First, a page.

In conversation with Memory Tapes

Interview by Shannon Lawlor

Dayve Hawk aka Memory Tapes is a musician and producer currently based in New Jersey, USA. Initially conceived under a few renditions, Memory Cassette and Weird Tapes, Hawk finally settled on the moniker Memory Tapes to encapsulate on his then desired approach and signature tone. Memory Tapes has undergone a number of different styles and forms, from experiments in electronic, psychedelic, dream-pop and ambient directions throughout it’s lifespan.

The first Memory Tapes album Seek Magic, was released in 2009 via labels Something In Construction, Sincerely Yours and Acéphale to impressively favourable reviews. In 2011, Memory Tapes would release a sophomore titled Player Piano, seeing a considerable shift in direction. The response to this shift resulted in 2012’s Grace/Confusion released via Carpark Records, which saw a return to familiar territory, as well as further experimentation on development. In 2015, Memory Tapes self-released the single ‘Fallout’ b/w ‘House on Fire’, and has remained somewhat elusive ever since.

We caught up with Memory Tapes on audience reception and self-reflection:

For anyone unfamiliar to Memory Tapes’ mind-bending mesmerism, how would you personally describe the music you produce?

Pretty but awkward.

Memory Tapes has undergone many genre-defying sounds throughout it’s cycle, from elements of chillwave, to synth-pop inspired leanings. Where do you usually seek inspiration from when composing or writing?

It usually starts with an image. I’ll see a painting or photo and imagine what kind of record it could contain. The goal is usually to build a kind of sonic landscape that people can pass through. I never think about genre. Something like ‘chillwave’ only limits who listens and what they’re listening for.

Your last offering Grace / Confusion was released in 2012 via Carpark Records. Pondering back, could you detail the recording process and how it may have differed to past sessions?

With Grace/Confusion, I was feeling the weight of how disappointed people were with Player Piano. There was a conflict between wanting to prove myself but also feeling like no one was listening that was at the core of the process. Something like ‘Sheila’ is ambitious but impractical. I was trying to reach an audience I didn’t understand.

Could you detail the meaning behind the track ‘Fallout’ released in 2015?

After Grace/Confusion, it was pretty clear that my career was over. Most of the people involved with me had moved on. I spent a few years experimenting, trying to figure out what kind of role music was going to play in my life. With ‘Fallout’, I was trying to work more off the cuff – be less obsessive. It was really just a demo that got released because I was doing a handful of final shows. The B-side ‘House On Fire’ probably speaks more to where my head was at.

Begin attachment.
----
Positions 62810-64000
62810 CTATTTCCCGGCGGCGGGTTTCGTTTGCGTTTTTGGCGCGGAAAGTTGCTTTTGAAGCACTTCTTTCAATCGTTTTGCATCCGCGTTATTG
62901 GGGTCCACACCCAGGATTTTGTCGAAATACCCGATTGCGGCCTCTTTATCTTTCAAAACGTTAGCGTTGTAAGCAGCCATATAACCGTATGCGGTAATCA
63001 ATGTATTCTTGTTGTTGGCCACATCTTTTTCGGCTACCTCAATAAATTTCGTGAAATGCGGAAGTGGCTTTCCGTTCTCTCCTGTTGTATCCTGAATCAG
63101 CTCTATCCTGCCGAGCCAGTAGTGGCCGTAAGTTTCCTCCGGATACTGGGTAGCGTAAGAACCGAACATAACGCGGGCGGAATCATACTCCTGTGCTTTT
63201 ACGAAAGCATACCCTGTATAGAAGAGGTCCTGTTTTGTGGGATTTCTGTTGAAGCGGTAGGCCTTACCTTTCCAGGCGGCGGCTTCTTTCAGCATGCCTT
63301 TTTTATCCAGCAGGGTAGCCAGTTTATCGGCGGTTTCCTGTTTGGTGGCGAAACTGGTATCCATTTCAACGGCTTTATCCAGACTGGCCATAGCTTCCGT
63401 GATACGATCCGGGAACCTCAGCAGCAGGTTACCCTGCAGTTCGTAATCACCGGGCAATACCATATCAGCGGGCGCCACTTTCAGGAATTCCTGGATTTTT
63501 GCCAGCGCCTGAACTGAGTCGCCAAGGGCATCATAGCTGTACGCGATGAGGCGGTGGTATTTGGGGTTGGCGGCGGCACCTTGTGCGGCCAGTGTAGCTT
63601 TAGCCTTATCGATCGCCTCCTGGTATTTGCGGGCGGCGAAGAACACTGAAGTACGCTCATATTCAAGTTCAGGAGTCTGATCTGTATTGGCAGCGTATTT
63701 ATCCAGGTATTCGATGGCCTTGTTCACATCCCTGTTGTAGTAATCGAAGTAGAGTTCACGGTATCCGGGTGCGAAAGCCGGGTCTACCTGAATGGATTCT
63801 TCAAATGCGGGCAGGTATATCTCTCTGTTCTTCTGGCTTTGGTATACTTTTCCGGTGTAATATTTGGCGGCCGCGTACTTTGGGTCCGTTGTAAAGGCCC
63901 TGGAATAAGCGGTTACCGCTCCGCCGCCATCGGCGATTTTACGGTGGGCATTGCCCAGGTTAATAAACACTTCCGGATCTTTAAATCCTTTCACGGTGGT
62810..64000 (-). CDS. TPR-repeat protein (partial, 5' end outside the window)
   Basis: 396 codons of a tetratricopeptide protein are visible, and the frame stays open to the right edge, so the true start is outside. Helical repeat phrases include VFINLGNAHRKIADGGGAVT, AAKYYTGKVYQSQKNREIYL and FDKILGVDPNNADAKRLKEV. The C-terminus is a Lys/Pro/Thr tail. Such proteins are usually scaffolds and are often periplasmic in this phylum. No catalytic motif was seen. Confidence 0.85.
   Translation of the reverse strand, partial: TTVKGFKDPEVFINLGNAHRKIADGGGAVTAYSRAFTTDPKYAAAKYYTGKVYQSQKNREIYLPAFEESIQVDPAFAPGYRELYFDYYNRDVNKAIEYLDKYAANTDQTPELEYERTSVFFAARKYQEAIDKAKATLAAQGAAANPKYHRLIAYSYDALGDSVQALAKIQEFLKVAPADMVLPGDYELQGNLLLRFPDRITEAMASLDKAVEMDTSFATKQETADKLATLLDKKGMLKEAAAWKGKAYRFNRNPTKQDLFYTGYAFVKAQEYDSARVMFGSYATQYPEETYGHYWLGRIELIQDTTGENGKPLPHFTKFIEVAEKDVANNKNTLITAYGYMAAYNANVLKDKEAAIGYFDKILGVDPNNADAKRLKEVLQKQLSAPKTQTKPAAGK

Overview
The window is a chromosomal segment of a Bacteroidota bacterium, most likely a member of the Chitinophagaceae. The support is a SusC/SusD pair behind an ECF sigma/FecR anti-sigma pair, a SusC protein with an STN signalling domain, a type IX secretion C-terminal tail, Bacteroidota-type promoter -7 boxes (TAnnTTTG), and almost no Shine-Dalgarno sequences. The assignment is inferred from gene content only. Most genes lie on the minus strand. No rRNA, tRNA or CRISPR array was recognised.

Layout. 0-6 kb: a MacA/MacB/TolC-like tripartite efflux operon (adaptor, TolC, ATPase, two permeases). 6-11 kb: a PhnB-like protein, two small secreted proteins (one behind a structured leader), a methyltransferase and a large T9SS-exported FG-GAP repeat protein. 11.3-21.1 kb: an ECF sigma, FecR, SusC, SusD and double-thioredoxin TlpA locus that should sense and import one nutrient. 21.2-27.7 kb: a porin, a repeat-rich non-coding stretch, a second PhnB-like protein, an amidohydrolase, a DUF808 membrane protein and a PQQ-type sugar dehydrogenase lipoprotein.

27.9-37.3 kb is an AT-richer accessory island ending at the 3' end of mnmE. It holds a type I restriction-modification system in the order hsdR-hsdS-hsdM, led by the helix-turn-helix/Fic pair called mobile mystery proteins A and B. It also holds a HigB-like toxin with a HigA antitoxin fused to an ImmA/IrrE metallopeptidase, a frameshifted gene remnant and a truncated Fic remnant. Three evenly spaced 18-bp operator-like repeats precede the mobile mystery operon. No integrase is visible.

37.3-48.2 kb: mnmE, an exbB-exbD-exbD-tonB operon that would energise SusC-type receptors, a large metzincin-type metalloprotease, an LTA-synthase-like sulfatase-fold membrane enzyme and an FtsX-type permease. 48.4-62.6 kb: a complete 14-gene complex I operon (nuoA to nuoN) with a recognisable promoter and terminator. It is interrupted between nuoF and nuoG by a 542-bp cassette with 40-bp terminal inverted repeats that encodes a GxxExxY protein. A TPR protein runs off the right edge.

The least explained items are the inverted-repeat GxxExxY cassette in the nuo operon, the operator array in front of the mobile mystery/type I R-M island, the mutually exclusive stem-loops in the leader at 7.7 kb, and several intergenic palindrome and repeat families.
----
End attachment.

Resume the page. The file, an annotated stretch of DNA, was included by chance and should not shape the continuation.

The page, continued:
Are there any instruments, pieces of hardware or software which you feel is absolutely essential in creating Memory Tapes’ signature sound?

I use everything: hardware/software, analog/digital, vintage/new… it really doesn’t matter. I’ve spent as much time as anyone obsessing over gear but the value is really in how much these things inspire or (more often) distract you.

Are there any other side-projects in the works? If so, will you still focus in on Memory Tapes?

The Memory Cassette full-length could eventually come out, though a large part of me just wants to leave it. There are a few different things I’ve been working on but it’s hard to say if any of it will ever see release.

What does the future hold for Memory Tapes?

I feel like Memory Tapes is over. I’m still writing and playing, but It’s really not clear how that connects to anything outside of my own personal life right now. I can’t make a living as a musician and I have kids now, so I have to be practical about how I spend my time. I think in the past I would have said I was just doing this for myself, but that’s not the truth. I wanted to connect with people in a way that I normally can’t. I think I’ve finally realized that I’m as awkward an artist as I am a person and it’s made me reevaluate some of my choices and expectations. At some point you have to accept that you ‘missed-the-shot’. I haven’t closed the door completely because music is still such a big part of my life, but that’s the honest answer to where it’s at right now. But I have been writing again lately so who knows where that will lead.

Purchase Memory Tapes’ music through Bandcamp

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